JENNIFER v. Syracuse City School District, Defendant-Respondent.

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Supreme Court, Appellate Division, Fourth Department, New York.

JENNIFER R., Plaintiff-Appellant, v. CITY OF SYRACUSE, et al., Defendants, Syracuse City School District, Defendant-Respondent.

Decided: September 28, 2007

PRESENT:  SCUDDER, P.J., MARTOCHE, LUNN, PERADOTTO, AND GREEN, JJ. Charles E. Lupia, Syracuse, for Plaintiff-Appellant. Rory A. McMahon, Corporation Counsel, Syracuse (Mary Anne Doherty of Counsel), for Defendant-Respondent.

Plaintiff's father originally commenced this action individually and on behalf of his daughter seeking damages for injuries sustained by plaintiff when she allegedly was forcibly taken from a high school in the City of Syracuse by three fellow students to a house located across the street from the high school, where they sexually assaulted her.   Plaintiff's father thereafter filed a stipulation of discontinuance, and his daughter became the sole plaintiff.   Plaintiff alleged, inter alia, that the sexual assault resulted from the failure of defendant Syracuse City School District (District) to provide adequate security.

Defendants moved for summary judgment dismissing the complaint.   Supreme Court initially granted the motion in part by dismissing the complaint only against defendants City of Syracuse and Syracuse Police Department.   After granting the District's motion for leave to renew, the court granted defendants' motion in its entirety, dismissing the complaint against the District as well.   Plaintiff contends on appeal that the court erred in dismissing the complaint against the District.   We affirm.

 Contrary to plaintiff's contention, it is well settled “that the provision of security against physical attacks by third parties with respect to a cause of action against a school district for inadequate security or police protection ․ is a governmental function involving policymaking regarding the nature of the risks presented, and that no liability arises from the performance of such a function absent a special duty of protection” (Bonner v. City of New York, 73 N.Y.2d 930, 932, 539 N.Y.S.2d 728, 536 N.E.2d 1147;  see Bain v. New York City Bd. of Educ., 268 A.D.2d 451, 702 N.Y.S.2d 334;  see also Vitale v. City of New York, 60 N.Y.2d 861, 863, 470 N.Y.S.2d 358, 458 N.E.2d 817, rearg. denied 61 N.Y.2d 759, 472 N.Y.S.2d 1028, 460 N.E.2d 1362;  Doe v. Town of Hempstead Bd. of Educ., 18 A.D.3d 600, 601, 795 N.Y.S.2d 322).   Here, the District met its initial burden of demonstrating its entitlement to summary judgment dismissing the complaint against it by establishing that it owed no special duty of protection to plaintiff (see Doe, 18 A.D.3d at 601, 795 N.Y.S.2d 322;  Bain, 268 A.D.2d 451, 702 N.Y.S.2d 334), and plaintiff failed to raise a triable issue of fact (see generally Zuckerman v. City of New York, 49 N.Y.2d 557, 562, 427 N.Y.S.2d 595, 404 N.E.2d 718).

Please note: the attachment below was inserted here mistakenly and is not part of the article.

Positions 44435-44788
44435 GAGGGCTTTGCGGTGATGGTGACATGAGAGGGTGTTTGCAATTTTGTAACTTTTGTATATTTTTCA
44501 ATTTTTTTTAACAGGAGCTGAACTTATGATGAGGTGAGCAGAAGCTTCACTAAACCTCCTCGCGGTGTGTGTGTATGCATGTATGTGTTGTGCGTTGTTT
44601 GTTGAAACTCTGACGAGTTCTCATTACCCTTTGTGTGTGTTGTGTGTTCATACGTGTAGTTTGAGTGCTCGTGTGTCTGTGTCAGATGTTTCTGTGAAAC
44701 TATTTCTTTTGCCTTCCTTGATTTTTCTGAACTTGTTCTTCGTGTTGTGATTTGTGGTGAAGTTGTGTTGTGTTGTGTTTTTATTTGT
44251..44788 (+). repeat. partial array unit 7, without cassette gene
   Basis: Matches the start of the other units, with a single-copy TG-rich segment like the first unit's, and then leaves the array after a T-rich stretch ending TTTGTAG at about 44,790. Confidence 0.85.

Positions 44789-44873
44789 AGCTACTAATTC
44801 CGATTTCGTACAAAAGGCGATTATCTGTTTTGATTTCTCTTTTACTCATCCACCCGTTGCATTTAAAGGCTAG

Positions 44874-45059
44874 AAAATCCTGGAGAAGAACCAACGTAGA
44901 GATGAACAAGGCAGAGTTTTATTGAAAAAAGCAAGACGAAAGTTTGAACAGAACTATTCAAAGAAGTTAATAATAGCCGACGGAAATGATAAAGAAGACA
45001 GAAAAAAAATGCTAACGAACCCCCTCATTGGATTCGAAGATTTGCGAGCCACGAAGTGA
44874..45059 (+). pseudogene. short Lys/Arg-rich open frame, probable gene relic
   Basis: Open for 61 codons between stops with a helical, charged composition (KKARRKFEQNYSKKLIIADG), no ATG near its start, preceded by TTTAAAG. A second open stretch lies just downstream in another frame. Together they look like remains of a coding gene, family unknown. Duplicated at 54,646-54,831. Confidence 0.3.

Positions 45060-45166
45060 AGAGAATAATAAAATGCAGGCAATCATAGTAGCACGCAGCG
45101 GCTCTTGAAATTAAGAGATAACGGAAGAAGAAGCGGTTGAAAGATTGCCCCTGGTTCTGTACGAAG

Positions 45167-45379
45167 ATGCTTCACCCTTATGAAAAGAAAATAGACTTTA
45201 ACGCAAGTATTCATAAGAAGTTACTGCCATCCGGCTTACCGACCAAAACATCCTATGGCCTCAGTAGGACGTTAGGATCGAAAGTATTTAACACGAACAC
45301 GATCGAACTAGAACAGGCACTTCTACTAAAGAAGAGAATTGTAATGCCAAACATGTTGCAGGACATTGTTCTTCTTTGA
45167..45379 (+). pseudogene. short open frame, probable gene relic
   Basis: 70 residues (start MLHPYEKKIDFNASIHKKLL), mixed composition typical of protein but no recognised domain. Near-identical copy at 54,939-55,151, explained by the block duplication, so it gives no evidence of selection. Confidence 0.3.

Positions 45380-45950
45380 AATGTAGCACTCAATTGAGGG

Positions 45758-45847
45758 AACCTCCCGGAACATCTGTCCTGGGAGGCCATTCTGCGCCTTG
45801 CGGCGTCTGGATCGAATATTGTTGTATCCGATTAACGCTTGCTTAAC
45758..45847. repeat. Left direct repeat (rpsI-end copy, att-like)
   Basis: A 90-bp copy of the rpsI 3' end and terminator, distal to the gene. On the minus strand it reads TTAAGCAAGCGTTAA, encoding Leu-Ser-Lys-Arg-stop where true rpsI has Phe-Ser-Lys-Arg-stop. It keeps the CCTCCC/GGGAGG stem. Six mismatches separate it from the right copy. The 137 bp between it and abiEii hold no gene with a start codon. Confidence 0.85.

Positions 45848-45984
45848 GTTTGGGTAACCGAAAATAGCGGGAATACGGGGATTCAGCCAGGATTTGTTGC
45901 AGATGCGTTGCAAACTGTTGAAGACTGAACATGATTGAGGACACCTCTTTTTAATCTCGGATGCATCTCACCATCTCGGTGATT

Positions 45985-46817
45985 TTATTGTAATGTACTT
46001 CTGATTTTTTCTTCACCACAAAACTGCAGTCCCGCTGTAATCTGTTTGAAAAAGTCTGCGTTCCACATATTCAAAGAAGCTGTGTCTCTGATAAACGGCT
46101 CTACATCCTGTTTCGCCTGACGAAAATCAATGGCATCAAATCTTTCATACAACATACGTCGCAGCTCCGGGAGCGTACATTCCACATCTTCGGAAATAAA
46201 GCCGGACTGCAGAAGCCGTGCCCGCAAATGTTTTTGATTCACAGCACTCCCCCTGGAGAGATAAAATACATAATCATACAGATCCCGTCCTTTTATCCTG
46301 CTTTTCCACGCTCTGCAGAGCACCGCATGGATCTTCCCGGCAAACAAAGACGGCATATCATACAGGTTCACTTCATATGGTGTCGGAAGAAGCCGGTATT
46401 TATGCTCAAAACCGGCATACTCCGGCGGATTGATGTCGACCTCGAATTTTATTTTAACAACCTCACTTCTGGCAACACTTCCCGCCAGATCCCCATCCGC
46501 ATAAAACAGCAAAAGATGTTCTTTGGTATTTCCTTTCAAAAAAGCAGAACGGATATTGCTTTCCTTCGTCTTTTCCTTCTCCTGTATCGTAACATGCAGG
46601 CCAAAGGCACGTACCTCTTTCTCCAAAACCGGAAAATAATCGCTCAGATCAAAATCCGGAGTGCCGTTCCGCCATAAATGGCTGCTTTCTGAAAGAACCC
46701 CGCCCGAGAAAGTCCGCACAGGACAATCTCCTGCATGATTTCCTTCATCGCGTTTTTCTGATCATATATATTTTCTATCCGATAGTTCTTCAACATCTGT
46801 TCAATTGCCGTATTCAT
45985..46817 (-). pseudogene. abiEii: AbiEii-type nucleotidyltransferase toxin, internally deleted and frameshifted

Even assuming, arguendo, that the complaint also asserts a cause of action for negligent supervision, we conclude that the District is entitled to summary judgment dismissing that cause of action.  “While not insurers of the safety of students, schools are ‘under a duty to adequately supervise the students in their charge and they will be held liable for foreseeable injuries proximately related to the absence of adequate supervision’ ” (Schrader v. Board of Educ. of Taconic Hills Cent. School Dist., 249 A.D.2d 741, 742, 671 N.Y.S.2d 785, lv. denied 92 N.Y.2d 806, 677 N.Y.S.2d 781, 700 N.E.2d 320, quoting Mirand v. City of New York, 84 N.Y.2d 44, 49, 614 N.Y.S.2d 372, 637 N.E.2d 263).  “In determining whether the duty to provide adequate supervision has been breached in the context of injuries caused by the acts of fellow students, it must be established that school authorities had sufficiently specific knowledge or notice of the dangerous conduct which caused injury;  that is, that the third-party acts could reasonably have been anticipated” (Mirand, 84 N.Y.2d at 49, 614 N.Y.S.2d 372, 637 N.E.2d 263).   Here, the District submitted the affidavit of a sergeant with defendant police department establishing that there were no police reports of sexual assaults at the high school prior to plaintiff's assault.   The District also submitted the affidavit of the former high school principal stating that he found no record of prior sexual assaults involving the three students in question, nor were there any prior complaints by plaintiff concerning fear for her safety while in school.   The District thus met its burden of establishing that it had no reason to anticipate that plaintiff would be forcibly removed from school grounds and sexually assaulted when she went to her locker to retrieve her school books, and plaintiff failed to raise a triable issue of fact (see Kozakiewicz v. Frontier Middle School, 37 A.D.3d 1138, 829 N.Y.S.2d 371;  Taylor v. Dunkirk City School Dist., 12 A.D.3d 1114, 785 N.Y.S.2d 623;  Schrader, 249 A.D.2d at 743, 671 N.Y.S.2d 785).   We conclude on this record that the acts of the three students in question “were ‘extraordinary and intervening, thus breaking the causal nexus' between [the District's] negligence (if any) and plaintiff's injury” (Schrader, 249 A.D.2d at 744, 671 N.Y.S.2d 785, quoting Mirand, 84 N.Y.2d at 50, 614 N.Y.S.2d 372, 637 N.E.2d 263).

It is hereby ORDERED that the order so appealed from be and the same hereby is unanimously affirmed without costs.